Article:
Signal Generator : Square Wave EP (OCC1CD) Reviews:-
17/7/03 - Igloo Webzine:-
"Remember back in the early nineties, when electronic music was just starting to really get large, and new, mind-blowing stuff was coming out what seemed like every week? Stepping out of a record store with the new Aphex, new Leftfield, Black Dog, Orbital, and Underworld records, all at once? Remember how it felt when you listened to them in succession, that feeling that this kind of music was going to take everything over, that you’d never have to listen to boring dreck ever again? You were going to conquer the world, and you had the perfect soundtrack, right? Well it may not have turned out that way, not yet, but Signal Generator remember what it was like at the time, and have released a perfect 4-track EP that encapsulates the sound and the attitude of that time. As much as electronic music as a genre is one that looks forward into the new, when a release comes along that looks back, it really is a breath of fresh air. It’s a gentle reminder that not everything has to change the world, that some things in this world are fine like they are, and one of those things is early-nineties techno. Square Wave is a gentle journey, twenty-two minutes of mostly blissful, non-threatening techno. It bleeps and blurts in the right places, the beats jump and jiggle, and the bass rumbles appropriately. And while this may sound like a pan, it is not --very few artists are making retro-techno like this anymore, and it’s a sound that is sorely missing from the scene today. A full-length from these gentlemen would be most appreciated. "
Reviewed by Jericho Maxim December 2004.
17/7/03 - This is Not TV Webzine:-
"Here at TINTV we don't have many rules but one of our main philosophies is to try our damnedest to review everything we get sent. We do reasonably well at fulfilling this but of course there are occasions when we get sent music that absolutely no one on the team knows anything about. In case you haven't noticed, TINTV is unashamedly rock and our small team of writers, whilst fine with indie, alt, metal and the obscure, are a bit rubbish when it comes to dance CDs. 'Square Wave EP' is the latest offering by Peter Mottram AKA Signal Generator. Released on the new Huddersfield label Occasional Records, 'Square Wave' is the product of recording sessions collected over the years and contains over twenty two minutes of laid back dance music. As I have said before, I know bugger all about dance music so you'll have to excuse any clumsy reference points which crop up. The Four track EP mixes eighties electro pop sounds with ambient swirls and unobtrusive rhythmic patterns not unlike the kind of stuff which was knocking around in the Bristol scene in the early nineties. The tracks are all pretty tight and seamlessly flow from one to another without any jarring at all. That is not to say they sound samey. Each track has it's own unique identity and despite Signal Generator's comparisons to bands like Leftfield, some of the tracks also have more subtle influences such as the almost New Order like 'Laidback'. Whilst 'Square Wave' doesn't grab you by the hair and give you a good slap, it does leave it's mark. Signal Generator has produced a fine chilled out record which I could imagine hearing played late at night across the coolest bars in the land. It leaves me feeling relaxed and bearing in mind my love of all things screaming and guitar fuelled, that can't be a bad thing."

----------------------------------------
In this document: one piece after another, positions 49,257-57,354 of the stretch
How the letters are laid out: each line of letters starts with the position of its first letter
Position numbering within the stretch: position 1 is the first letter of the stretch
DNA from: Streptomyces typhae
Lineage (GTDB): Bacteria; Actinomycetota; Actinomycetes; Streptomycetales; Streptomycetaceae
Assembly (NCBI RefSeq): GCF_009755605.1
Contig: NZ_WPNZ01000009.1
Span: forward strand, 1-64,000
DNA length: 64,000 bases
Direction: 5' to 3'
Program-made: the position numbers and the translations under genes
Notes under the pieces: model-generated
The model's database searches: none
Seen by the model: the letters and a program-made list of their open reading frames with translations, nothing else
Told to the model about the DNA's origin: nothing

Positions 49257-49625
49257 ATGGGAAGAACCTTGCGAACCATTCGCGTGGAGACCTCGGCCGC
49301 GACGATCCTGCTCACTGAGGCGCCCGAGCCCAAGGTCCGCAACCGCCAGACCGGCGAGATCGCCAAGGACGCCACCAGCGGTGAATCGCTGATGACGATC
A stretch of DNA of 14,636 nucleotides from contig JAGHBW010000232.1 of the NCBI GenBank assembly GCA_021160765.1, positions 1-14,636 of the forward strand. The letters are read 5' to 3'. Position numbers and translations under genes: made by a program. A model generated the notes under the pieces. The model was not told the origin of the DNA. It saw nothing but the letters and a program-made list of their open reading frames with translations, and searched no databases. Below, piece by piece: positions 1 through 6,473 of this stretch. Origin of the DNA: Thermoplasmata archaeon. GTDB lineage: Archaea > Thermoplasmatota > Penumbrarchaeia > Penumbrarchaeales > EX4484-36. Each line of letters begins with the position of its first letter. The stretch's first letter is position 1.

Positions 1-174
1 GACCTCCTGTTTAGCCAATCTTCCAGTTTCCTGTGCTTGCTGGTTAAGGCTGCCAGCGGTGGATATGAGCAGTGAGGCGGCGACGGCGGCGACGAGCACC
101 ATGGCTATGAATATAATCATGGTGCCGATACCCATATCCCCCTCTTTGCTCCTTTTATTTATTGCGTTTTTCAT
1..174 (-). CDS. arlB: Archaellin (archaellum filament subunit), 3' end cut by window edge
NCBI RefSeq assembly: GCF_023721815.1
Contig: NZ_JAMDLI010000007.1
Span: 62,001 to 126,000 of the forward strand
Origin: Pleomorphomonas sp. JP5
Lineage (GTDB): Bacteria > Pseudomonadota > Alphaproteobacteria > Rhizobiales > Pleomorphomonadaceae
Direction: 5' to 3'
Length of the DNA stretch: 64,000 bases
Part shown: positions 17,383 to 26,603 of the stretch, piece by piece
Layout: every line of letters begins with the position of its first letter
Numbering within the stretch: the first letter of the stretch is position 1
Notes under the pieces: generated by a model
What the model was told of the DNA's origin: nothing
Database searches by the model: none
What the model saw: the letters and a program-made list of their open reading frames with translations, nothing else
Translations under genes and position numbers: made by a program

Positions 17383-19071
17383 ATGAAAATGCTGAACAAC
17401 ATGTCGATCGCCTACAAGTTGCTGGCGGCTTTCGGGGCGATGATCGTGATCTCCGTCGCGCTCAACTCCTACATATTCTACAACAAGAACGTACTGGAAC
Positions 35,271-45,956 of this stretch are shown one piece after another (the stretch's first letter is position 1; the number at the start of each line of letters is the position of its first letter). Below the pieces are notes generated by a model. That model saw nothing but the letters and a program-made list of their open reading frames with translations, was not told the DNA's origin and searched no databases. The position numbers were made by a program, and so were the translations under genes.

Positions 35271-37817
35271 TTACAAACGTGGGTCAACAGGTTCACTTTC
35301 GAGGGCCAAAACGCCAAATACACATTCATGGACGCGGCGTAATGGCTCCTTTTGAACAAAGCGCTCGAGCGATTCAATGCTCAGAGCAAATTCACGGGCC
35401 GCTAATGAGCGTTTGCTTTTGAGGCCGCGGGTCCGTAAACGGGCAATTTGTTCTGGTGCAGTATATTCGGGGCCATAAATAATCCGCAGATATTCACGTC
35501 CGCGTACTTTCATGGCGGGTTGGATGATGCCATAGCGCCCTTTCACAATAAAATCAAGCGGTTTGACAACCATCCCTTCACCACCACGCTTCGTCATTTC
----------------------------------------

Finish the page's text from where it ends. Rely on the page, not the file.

Reviewed by Emma Farrer August 2003.
17/7/03 - Is This Music ? Magazine:-
"If an uncaring government bans synthesisers tomorrow, no problem, as there are massive stockpiles of instrumental electronic music around. The quality varies, but this EP will be kept in an extra-secure vault. 'Laidback' kicks off like The Normal having acquired modern equipment (and doubtless been bemused by the ranks of flashing lights and buttons). It's at times ambient stuff but the shifting beats and textured sounds mean Square Wave is listenable all the way through. 'PSS-780' is a wee bit Kraftwerky with all the blips in the right place, but the aptly-entitled 'Spacey' is the most tuneful, a slightly melancholy wee number."